Protecting yourself from mosquitos and ticks

Here are tips to avoiding mosquitoes and other pesky creatures.

As you begin spending more time outdoors around the fire enjoying the cooler weather, you will no doubt be affected by insects. Mosquitoes and ticks can be more problematic than most because they are well-known to bite people.

Not only can a bug bite be painful and irritating, but it can also lead to the transference of disease. Whether you get bit outside of your own home or while camping in the wilderness, mosquitoes and ticks can be responsible for problems that are more than just itchy.

Mosquito safety
If you think that you have an infestation of mosquitoes in your back yard, consider this: Mosquitoes are known to swarm in groups of thousands, even in developed areas. There is a large number of mosquito species in the U.S. and many of them can transmit dangerous diseases such as West Nile, malaria and the Zika virus. Additionally, mosquito bites are inconvenient because they can cause a rash or infection, especially if you scratch them often. Be sure you stay up on news for diseases prevalent in your area.

Luckily, protecting yourself from mosquitoes is relatively straightforward. To begin with, dress in clothing that covers your arms and legs if you are going to be outside for an extended period of time. Dressing in layers is helpful in protecting yourself from getting bit as well as staying warm. Also, try to avoid areas around standing water if you don't want to run into too many mosquitoes. Damp areas are prime breeding grounds for mosquitoes!

Taking care of ticks
Technically, ticks are not even insects; they are arachnids just like spiders and scorpions. One of the major differences is that ticks function as parasites, not predators. And while mosquito bites usually leave an itchy, irritating bite, a parasitic tick will actually remain attached to the body. Ticks can bury remain undetected for days, surviving off of your blood.

That said, ticks do have some things in common with mosquitoes. They can transmit harmful diseases to people. Smaller parasites, bacteria and other pathogens live inside of ticks and are transferred to animals that are bitten, according to the Centers for Disease Control and Prevention. Ticks are well known for giving people Lyme disease. To avoid ticks, start by avoiding places with brush piles and long grasses. Even if you are traveling through an area with ticks at high speeds, they can still latch onto your skin. Most bug sprays that contain DEET will repel ticks. If you're planning on spending a lot of time outside in a place that might contain ticks, make sure you cover your arms and legs.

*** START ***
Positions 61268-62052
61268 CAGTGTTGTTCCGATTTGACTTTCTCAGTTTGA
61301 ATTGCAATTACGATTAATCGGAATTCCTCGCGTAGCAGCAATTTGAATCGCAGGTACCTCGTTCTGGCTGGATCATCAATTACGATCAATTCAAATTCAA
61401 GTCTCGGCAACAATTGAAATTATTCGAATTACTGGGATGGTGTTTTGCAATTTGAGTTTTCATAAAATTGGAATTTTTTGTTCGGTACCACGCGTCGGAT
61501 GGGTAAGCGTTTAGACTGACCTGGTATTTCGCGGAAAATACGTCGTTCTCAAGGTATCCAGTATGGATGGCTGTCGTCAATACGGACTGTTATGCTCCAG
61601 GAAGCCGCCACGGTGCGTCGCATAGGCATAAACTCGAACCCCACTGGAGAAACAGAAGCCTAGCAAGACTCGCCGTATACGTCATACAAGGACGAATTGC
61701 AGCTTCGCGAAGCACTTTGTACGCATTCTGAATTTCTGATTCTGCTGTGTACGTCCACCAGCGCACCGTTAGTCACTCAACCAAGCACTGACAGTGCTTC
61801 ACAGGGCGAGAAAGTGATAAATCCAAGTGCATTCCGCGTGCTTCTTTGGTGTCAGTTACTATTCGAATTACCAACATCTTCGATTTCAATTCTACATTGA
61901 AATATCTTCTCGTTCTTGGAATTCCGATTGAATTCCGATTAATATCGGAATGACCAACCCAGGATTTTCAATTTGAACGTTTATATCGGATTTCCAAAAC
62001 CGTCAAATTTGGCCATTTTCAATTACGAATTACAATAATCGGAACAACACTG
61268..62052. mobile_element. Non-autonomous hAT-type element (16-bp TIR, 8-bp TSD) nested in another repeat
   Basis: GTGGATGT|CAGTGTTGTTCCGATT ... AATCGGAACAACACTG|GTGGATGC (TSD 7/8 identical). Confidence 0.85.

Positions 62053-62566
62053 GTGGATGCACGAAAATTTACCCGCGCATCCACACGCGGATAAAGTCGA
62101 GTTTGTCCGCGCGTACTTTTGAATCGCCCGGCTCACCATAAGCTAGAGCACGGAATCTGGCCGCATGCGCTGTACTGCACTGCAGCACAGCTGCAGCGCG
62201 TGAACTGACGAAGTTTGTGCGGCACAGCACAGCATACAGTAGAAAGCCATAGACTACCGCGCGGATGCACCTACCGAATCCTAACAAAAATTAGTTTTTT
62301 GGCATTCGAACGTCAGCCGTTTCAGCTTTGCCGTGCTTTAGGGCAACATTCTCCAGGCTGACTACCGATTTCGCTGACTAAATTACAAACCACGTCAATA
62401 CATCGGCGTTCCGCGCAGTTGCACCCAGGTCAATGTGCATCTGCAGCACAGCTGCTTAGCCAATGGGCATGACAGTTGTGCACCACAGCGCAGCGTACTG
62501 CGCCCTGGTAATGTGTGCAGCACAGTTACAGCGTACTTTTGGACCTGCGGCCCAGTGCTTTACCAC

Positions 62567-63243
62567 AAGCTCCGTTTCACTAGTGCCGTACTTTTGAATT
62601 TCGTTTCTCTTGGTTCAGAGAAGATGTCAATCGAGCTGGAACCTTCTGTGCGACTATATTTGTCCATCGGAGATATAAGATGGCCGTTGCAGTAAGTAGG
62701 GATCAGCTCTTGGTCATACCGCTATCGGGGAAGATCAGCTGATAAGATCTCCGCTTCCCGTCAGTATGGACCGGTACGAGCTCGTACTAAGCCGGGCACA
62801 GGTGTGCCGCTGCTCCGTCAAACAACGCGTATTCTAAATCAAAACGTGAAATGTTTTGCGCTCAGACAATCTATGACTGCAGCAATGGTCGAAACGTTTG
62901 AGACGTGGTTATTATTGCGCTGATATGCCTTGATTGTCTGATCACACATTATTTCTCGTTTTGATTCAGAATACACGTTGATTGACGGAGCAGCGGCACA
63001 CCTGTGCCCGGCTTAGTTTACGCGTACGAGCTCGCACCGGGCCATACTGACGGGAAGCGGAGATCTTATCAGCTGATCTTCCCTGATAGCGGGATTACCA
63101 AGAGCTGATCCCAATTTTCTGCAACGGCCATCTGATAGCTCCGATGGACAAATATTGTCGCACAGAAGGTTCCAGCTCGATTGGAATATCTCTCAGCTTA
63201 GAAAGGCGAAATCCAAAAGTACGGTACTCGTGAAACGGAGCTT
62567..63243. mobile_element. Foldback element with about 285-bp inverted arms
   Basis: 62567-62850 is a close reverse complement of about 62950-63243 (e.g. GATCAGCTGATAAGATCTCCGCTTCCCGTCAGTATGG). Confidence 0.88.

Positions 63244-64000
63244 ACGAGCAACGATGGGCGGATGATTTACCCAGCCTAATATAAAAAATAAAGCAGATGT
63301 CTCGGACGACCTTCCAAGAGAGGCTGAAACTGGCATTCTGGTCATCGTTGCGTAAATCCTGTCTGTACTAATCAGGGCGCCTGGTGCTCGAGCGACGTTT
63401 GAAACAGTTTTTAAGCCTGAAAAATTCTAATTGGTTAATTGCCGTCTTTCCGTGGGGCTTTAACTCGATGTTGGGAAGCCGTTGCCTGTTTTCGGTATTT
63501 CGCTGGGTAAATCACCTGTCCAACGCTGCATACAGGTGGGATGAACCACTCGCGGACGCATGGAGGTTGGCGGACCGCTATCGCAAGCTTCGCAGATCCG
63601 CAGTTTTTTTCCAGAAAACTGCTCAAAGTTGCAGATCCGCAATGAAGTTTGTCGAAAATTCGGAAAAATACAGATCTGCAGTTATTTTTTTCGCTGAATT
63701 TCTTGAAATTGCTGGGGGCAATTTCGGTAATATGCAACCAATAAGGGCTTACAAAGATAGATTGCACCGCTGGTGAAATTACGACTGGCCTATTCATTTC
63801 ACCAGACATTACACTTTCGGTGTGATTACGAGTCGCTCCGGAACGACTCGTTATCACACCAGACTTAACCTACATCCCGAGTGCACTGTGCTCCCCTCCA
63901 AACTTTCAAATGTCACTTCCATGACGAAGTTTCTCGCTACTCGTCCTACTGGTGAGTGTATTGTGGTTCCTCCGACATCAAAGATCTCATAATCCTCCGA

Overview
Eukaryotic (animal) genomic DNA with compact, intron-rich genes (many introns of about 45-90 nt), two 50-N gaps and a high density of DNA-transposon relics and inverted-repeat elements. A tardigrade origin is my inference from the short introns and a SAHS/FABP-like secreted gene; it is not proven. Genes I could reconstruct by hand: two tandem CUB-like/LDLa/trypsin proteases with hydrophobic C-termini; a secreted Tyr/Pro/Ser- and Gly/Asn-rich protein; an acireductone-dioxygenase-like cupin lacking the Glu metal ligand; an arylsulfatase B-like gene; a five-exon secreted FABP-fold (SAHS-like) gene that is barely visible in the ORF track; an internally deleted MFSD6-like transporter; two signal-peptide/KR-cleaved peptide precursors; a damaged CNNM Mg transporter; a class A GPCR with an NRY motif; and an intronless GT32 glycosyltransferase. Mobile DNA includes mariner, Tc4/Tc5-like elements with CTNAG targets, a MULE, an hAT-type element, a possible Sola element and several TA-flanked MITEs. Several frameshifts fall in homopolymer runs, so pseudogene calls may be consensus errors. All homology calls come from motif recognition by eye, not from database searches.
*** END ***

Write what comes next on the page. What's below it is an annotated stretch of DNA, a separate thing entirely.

Even if you follow the proper preventative measures, there is still the chance you get bit. If that occurs, there is no need to panic. Simply locate a pair of tweezers to remove the tick from your skin. Remember: It is critical to remove the entire arachnid. If you only remove part of it, the remaining segment can still cause infection or aggravate your skin. If you are worried that you were bitten and acquired a disease, save the tick that you removed from your skin and show a doctor. Lyme disease is usually accompanied by markings in the shape of a ring around the bite. If your skin is showing abnormalities that aren't going away, make sure you see a doctor very soon.

Other types of problematic pests
The more time you spend outside, the more insects you are likely to encounter. Horseflies, for example, are another species of bug that can deliver a nasty bite. Spiders and snakes cause more problems because they may be poisonous. In the state of New York, there are three types of snakes that are poisonous to people: timber rattlesnakes, massasaugas and copperheads. If you see one of these snakes out and about, the best thing to do is avoid it altogether. The venomous snakes of New York aren't aggressive, according to the New York College of Environmental Science and Forestry.

Honeybees can be responsible for irritating stings. Most people have a moderate reaction to bee stings, but if you are allergic, you could have to seek medical attention right away. Remember that bees are good for their surroundings. If you have a high bee population, don't try to get rid of them. Instead, try to avoid them as best you can.